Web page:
A senior U.S. official said the agreements on the cessation of hostilities in Syria and the delivery of humanitarian aid are broadly holding, making him optimistic that the planned resumption of political negotiations will go forward.
U.S. Deputy Secretary of State Antony Blinken called the massive human rights violations in Syria deplorable. He told journalists in Geneva the United States strongly supports efforts at the U.N. Human Rights Council to try to bring the perpetrators of war crimes and crimes against humanity to justice.
Blinken said the U.S. is working with Russia and other countries on a parallel political track to bring Syria’s five-year civil war to an end. He said progress is being made to monitor and verify the warring parties are living up to the cease-fire agreement.
He said monitors are seeing a reduction of violence and a reduction in the number of attacks. He said progress is being made to assist many thousands of Syrians who have gone without food, medicine and other relief for months.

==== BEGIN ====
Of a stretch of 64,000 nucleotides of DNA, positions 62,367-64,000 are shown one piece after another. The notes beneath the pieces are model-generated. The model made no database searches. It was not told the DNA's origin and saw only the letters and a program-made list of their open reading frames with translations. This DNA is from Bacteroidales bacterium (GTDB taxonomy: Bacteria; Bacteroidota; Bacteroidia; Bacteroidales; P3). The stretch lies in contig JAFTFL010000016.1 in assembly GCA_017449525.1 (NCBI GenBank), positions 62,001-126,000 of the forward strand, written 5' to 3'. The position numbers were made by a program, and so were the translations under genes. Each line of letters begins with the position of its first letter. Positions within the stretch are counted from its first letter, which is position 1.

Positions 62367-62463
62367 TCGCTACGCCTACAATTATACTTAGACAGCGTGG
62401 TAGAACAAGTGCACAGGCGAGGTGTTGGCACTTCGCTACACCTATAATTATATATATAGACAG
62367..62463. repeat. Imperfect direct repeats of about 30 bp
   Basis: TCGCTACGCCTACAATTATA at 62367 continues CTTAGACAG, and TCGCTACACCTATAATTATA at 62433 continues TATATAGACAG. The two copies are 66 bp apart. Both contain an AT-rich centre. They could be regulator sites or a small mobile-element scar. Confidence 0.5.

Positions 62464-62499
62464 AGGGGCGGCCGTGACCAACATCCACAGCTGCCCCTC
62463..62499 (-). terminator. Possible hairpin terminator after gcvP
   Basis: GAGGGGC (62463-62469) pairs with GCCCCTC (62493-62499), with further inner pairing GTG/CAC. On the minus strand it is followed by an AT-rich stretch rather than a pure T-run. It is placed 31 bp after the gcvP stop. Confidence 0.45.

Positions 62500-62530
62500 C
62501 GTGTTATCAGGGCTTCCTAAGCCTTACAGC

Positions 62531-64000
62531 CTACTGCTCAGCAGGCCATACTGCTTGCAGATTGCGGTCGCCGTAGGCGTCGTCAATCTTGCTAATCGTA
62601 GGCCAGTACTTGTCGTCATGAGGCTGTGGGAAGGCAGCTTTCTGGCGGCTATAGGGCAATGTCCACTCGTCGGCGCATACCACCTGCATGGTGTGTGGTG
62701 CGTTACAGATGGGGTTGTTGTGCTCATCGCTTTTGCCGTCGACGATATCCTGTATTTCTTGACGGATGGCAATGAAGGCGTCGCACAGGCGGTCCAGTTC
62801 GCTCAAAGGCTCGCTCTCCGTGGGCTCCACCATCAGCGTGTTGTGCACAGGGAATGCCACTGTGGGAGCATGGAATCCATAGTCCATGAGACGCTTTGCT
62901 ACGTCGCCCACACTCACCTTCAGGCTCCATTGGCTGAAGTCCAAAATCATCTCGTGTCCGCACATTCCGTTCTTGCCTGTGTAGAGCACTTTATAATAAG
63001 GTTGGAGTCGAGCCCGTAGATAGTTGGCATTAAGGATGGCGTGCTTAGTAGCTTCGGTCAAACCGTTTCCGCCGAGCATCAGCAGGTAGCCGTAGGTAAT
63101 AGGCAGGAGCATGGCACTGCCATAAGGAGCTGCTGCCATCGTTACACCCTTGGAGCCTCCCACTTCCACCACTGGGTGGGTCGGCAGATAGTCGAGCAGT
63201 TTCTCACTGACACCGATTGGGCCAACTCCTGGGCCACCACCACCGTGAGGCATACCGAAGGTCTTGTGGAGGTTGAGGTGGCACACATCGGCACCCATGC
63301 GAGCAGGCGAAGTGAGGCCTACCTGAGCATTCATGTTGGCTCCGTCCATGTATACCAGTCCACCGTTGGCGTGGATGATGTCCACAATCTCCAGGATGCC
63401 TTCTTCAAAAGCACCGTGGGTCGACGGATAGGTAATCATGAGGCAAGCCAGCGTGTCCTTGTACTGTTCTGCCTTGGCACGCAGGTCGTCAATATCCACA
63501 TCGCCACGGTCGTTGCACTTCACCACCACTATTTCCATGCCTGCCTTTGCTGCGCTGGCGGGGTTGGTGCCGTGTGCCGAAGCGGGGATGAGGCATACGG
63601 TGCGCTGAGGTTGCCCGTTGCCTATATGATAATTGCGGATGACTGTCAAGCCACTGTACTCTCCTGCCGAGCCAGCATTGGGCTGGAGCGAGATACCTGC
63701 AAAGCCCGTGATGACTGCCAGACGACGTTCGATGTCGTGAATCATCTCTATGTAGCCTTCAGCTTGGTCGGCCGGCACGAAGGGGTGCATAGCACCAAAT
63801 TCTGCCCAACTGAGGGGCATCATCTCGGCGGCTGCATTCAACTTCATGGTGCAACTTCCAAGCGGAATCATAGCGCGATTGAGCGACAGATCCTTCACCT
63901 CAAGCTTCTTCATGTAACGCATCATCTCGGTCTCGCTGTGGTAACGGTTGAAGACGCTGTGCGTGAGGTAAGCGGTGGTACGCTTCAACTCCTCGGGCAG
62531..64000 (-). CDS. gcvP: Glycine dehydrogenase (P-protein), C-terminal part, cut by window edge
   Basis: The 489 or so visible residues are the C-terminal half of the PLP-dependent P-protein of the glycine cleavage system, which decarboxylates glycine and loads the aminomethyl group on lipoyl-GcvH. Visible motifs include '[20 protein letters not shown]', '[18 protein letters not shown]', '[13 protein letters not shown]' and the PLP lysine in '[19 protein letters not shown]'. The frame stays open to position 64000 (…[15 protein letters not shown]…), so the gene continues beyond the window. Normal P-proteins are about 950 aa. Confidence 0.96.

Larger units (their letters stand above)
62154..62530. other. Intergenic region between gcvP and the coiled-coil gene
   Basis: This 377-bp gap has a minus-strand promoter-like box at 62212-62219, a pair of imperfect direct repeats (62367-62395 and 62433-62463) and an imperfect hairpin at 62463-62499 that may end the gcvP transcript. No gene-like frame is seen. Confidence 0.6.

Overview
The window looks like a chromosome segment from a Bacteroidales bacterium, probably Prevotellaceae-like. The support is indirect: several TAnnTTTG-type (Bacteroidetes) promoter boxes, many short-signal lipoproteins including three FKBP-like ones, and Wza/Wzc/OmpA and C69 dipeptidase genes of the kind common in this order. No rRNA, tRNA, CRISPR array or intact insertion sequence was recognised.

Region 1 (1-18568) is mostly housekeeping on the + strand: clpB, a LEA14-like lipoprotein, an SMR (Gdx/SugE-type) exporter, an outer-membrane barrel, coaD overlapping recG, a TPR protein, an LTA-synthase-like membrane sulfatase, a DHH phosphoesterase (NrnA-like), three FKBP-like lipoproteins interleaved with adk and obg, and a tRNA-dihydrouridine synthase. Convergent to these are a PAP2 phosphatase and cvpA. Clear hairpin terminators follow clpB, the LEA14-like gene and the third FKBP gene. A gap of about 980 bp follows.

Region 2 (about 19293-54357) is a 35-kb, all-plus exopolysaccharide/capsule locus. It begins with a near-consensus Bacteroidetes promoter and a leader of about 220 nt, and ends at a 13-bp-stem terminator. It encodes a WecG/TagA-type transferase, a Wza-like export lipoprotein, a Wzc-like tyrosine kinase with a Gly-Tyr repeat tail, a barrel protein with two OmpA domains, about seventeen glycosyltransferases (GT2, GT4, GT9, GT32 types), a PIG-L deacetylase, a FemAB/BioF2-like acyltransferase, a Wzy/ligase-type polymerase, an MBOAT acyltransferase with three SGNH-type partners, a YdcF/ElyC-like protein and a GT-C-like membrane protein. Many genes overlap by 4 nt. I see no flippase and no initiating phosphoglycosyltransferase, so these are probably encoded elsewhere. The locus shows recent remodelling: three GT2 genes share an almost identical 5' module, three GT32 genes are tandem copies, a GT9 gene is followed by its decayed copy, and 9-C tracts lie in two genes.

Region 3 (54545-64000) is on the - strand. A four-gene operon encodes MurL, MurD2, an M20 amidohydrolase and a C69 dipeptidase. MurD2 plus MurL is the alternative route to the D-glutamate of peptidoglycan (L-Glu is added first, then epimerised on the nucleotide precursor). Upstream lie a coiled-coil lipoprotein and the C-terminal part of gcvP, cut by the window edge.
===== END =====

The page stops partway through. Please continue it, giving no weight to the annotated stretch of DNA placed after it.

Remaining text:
“Now we have to broaden out to even harder to reach populations that are besieged and make sure assistance is getting to them," he said. "All of this can set the foundation for renewed negotiations toward a political transition, which is the only answer to get to a Syria that is free of civil war, free of brutality, free of oppression.”
Blinken also criticized North Korea for saying it would boycott any session that examines its record. He called North Korea’s refusal to confront the realities of the widespread, systematic abuse to which its people is subject delusional.
“This is the only nation in the world to test a nuclear weapon in the 21st century, a country determined to advance its U.N. prohibitive programs at the expense of the welfare of its own people," he said. "... It is a rogue state among rogue states and the people of North Korea deserve better.”
North Korea accuses the United States of being a racist country where widespread gun-related violence claims more than 13,000 lives every year.
Speaking to VOA, Blinken said unlike North Korea, when the United States has a problem, it is covered in the media, widely debated and resolved.